Now imagine what you will be doing in another 10 years from now, it’s exciting isn’t it? Change is something that should be embraced, not be feared, and it’s a great way to re-invent your life and make it more memorable as you get older. Plus it’s a wonderful way to learn from your mistakes, and improve yourself and your relationships.

7. You finally understand what really makes you happy

With growing up comes a better understanding of yourself and your needs. It’s here, knowing who you really are, that you can find out what truly makes you happy. It’s purely personal and could be anything from painting landscapes, to reading a good, juicy novel, or listening to great music.

It’ll also sort out the unhappy stuff too, which will guide you through the rest of your life so you keep doing stuff that makes you happy instead of unhappy. Making the decisions for your own life is all part of growing up and with this comes a knowing that life is pretty limitless.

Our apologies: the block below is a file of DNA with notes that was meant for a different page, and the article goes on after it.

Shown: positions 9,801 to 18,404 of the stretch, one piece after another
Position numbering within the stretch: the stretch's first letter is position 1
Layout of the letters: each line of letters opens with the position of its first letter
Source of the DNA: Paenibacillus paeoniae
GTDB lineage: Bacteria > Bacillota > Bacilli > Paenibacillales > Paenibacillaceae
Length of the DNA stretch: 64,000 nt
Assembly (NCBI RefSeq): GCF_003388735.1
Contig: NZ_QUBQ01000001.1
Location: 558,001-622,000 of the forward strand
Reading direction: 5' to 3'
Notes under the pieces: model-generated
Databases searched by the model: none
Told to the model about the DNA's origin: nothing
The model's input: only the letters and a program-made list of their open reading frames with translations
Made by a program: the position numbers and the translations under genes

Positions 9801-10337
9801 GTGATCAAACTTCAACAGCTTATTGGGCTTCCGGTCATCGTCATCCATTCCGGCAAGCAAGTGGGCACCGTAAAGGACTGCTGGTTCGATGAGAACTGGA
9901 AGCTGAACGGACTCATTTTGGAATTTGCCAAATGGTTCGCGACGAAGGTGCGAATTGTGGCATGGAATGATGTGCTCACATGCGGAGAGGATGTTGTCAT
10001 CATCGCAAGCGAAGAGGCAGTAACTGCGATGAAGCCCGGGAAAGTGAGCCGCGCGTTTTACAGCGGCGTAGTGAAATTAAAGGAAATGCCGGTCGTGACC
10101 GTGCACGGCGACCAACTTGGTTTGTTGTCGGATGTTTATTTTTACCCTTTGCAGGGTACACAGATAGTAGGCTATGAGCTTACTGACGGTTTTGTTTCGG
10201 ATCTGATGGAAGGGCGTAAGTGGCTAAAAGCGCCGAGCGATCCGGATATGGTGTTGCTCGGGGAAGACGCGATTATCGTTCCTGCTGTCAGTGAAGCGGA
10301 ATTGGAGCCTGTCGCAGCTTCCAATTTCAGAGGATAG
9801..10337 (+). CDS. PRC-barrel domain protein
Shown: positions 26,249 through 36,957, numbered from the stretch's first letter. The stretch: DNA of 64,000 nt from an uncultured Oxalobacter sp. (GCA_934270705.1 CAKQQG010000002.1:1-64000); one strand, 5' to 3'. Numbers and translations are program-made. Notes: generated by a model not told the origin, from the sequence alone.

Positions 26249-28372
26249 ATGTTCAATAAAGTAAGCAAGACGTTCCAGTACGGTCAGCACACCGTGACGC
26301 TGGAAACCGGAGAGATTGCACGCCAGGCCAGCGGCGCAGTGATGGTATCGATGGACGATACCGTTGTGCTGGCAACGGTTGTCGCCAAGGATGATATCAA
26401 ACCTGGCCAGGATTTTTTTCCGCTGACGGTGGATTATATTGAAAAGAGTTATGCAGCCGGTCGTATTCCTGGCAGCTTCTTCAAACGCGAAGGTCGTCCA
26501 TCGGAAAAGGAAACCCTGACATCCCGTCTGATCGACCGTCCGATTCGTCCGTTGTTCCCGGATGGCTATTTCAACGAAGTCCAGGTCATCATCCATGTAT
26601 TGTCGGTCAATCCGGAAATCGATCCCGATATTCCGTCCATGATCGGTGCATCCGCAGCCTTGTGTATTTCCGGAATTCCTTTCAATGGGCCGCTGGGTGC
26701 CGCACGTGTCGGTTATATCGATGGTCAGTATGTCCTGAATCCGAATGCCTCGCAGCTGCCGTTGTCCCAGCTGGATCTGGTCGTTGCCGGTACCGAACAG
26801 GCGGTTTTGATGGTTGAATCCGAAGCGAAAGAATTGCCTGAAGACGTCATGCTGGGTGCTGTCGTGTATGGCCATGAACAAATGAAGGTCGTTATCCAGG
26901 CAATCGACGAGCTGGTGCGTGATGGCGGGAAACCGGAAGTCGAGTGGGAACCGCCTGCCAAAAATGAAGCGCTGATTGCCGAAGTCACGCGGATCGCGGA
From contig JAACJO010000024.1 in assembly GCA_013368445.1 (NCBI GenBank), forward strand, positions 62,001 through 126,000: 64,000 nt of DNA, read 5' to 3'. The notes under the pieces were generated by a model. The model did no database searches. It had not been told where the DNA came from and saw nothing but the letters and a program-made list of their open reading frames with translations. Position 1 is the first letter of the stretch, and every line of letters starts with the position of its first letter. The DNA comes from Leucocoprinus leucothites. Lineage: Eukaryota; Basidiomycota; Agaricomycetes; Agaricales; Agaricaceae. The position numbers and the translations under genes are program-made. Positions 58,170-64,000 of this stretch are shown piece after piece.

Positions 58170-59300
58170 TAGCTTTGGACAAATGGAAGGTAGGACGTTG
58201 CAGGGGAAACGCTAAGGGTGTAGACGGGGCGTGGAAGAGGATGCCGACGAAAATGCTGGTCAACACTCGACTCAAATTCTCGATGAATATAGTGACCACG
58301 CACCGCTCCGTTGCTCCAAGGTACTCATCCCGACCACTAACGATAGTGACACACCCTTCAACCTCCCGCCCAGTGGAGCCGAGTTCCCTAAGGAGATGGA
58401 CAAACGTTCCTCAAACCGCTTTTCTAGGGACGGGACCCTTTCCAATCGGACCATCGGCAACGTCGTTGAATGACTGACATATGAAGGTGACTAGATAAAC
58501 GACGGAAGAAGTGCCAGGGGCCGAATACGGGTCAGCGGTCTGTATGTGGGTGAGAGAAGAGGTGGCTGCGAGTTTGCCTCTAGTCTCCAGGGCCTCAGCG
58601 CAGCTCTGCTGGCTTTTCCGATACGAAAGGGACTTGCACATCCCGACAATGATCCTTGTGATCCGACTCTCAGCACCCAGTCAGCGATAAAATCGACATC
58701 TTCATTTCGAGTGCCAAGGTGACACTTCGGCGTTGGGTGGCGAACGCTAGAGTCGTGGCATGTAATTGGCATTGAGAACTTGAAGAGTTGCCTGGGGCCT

8. You become grateful for what you already have

I see kids today always wanting something else, something new to distract themselves with and wanting what the other kids have. They never seem to be happy with what they already have, leaving many parents wringing their hands in frustration and debt!

As you grow up, learning to be grateful for what you already have is a wonderful approach to life. It makes your life so much easier, no longer focusing on what you don’t have and being happy with what you do have. Once you grasp this, which you will do as you grow, you’ll get more stuff to be grateful about!

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9. You realize taking care of your body is important